3 of 3 thought this review was well written
Aphex Twin is known for his quick, breakbeat filled songs. It hasn't always been this way, though. After stinting as a DJ and producing acid techno, his first album was a landmark album in "intelligent dance music," and his second full-length was a venture into the minimalist world of ambient. For his next release, the Come to Daddy
EP, he returned to his speedy techno and strange effects with songs that were just as creepy as they were dance-able. This is a follow up of sorts to that. It continues the general sound of the previous EP and expands upon it a little.
The songs here are very busy and, I can imagine, painstakingly programmed. There's several instances of voice samples being used, often times distorted or under the influence of some other type of effect. The title track, Windowlicker
opens with a slow pulsing type of voice, and leads into a drum beat that Richard is so good at. In the following few seconds, there's a lot going on. Things jut about, and enter and leave just as fast. There's also lots more voices to come in, mainly himself repeating the syllable "dun" and some lady vocals (both naughty noises, and just background singing). For the remainder he just sort of diddles around with various electronic sounds and other some such doo-hickies. The song changes several times throughout, and close to the end, switches to a grating industrial sound, reminiscent of the first track on Come to Daddy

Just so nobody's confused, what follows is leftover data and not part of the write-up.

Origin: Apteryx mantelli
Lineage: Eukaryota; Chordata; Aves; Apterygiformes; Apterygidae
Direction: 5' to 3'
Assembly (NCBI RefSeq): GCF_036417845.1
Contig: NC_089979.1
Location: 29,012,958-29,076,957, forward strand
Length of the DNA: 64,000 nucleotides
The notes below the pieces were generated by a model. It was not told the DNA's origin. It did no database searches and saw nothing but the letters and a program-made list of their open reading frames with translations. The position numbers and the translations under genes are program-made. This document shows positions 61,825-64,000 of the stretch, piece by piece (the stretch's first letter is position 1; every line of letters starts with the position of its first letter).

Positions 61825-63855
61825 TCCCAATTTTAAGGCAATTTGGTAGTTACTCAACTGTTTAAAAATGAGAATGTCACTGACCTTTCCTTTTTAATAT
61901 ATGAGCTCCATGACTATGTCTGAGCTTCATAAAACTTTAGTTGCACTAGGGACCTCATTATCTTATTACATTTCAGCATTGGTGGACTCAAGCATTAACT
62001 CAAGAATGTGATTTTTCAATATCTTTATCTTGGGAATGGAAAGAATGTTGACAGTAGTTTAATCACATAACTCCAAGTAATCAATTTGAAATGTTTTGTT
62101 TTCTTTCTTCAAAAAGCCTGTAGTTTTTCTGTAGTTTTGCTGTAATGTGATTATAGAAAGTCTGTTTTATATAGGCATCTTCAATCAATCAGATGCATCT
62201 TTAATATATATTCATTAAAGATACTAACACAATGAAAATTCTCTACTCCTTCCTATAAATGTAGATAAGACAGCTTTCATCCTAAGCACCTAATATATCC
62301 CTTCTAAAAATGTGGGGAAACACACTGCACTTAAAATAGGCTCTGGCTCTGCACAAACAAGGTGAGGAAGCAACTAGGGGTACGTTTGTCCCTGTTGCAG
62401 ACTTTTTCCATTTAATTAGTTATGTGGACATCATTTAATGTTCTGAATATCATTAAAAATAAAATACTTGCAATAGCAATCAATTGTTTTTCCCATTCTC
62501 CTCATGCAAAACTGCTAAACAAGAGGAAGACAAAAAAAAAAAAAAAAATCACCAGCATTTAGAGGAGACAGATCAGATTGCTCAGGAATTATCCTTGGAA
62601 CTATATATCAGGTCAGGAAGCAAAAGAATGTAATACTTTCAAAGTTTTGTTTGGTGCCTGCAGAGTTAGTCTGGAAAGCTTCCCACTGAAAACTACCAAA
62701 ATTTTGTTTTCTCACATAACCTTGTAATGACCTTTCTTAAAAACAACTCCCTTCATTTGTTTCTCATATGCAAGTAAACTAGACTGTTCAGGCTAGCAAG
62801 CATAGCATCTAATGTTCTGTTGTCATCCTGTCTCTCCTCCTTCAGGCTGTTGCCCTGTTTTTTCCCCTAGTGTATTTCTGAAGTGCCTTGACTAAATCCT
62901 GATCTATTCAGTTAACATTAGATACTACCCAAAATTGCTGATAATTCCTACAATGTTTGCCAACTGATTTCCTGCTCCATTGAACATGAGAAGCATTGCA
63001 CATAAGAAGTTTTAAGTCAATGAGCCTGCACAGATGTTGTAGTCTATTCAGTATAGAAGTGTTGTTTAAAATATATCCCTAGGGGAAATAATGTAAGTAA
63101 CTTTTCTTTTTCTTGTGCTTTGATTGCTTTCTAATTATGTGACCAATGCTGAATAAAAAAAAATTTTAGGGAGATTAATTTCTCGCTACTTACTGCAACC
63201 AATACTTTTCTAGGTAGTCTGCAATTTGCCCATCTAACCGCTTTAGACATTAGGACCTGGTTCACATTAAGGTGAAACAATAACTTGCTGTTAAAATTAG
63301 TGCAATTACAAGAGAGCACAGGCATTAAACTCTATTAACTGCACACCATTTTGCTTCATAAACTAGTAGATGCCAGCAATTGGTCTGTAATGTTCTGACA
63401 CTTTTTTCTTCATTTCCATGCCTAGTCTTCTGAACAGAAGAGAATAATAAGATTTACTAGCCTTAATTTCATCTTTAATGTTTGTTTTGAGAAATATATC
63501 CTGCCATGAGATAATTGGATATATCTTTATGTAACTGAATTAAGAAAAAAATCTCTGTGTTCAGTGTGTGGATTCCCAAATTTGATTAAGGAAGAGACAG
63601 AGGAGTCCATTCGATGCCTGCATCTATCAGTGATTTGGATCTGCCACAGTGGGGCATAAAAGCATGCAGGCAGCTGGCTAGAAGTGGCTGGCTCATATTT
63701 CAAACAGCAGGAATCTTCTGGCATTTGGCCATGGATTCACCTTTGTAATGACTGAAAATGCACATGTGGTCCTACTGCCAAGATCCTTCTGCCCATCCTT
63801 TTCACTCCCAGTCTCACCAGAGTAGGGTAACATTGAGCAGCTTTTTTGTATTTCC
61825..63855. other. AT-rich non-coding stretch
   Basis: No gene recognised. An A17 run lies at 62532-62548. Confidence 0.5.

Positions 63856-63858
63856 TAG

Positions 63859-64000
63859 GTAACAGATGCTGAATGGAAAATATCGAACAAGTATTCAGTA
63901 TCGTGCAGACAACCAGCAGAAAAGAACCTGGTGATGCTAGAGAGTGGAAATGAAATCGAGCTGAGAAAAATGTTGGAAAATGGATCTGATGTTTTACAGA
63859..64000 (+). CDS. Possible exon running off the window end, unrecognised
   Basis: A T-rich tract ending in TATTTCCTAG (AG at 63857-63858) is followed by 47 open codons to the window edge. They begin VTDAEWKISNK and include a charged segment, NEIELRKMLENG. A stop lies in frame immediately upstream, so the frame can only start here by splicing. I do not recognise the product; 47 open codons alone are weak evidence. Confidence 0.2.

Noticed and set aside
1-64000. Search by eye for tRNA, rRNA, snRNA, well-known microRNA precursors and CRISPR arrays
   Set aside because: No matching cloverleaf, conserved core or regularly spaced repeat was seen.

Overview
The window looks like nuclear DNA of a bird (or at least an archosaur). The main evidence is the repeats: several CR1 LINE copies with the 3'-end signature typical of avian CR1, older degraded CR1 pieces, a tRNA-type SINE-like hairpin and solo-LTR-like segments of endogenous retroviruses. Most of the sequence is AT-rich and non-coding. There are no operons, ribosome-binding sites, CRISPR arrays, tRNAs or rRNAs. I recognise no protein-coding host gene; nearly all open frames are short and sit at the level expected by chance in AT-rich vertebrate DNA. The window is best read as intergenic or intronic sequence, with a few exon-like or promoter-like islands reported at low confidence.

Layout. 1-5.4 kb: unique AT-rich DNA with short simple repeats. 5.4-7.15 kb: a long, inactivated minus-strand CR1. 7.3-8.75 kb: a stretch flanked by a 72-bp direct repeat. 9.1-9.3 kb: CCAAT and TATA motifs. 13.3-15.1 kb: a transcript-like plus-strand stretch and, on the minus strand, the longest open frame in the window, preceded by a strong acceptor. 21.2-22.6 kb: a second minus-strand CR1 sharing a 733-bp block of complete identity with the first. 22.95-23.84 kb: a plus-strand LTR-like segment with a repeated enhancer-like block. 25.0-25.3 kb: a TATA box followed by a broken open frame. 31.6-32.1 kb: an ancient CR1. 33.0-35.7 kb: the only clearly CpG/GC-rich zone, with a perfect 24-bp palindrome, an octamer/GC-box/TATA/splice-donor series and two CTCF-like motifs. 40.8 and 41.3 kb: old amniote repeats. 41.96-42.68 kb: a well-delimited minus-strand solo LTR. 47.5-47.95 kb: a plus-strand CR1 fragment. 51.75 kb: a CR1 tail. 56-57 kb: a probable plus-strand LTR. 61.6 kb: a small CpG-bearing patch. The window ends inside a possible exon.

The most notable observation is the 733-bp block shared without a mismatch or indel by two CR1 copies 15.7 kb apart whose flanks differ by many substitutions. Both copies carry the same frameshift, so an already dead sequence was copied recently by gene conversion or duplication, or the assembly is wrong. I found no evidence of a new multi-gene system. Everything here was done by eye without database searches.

. The second track's title is a giant mathmatical equation. Since it's not really pronouncable, this is known as Equation
. It, too, is rather frantic and meticulously programmed. Imagine giving a monkey some crack, and putting him in a room full of buttons where every button makes a different sound. That's sort of what this sounds like, except with a beat behind it. I'm not saying it's bad by any means, but that's about the only way I can describe it. It changes more times to count, and has that sort of "Aphex" sound to it. Windowlicker
ends with Nannou
, a throwback to his Selected Ambient Works
. This song mostly consists of samples of wind-up music boxes, and a clicking type beat. It's very well constructed, and unlike most of his later ambient works, it's actually fairly upbeat and happy.
Fans of Aphex Twin would find it of their interest to pick this up. It is an EP, after all, and it should be cheap. The material within isn't really over the top, as far as quality goes. But it does sound like Mr. James, and I suppose, if you wanted to, you could play it loud and dance about like a maniac to it. The last track is a nice touch, and helps to give it a more diverse sound, rather than sticking that that acid-techno sound throughout. This is far from his best work, but still, isn't bad. So go ahead and check this out, but just make sure you don't expect something mind-blowing.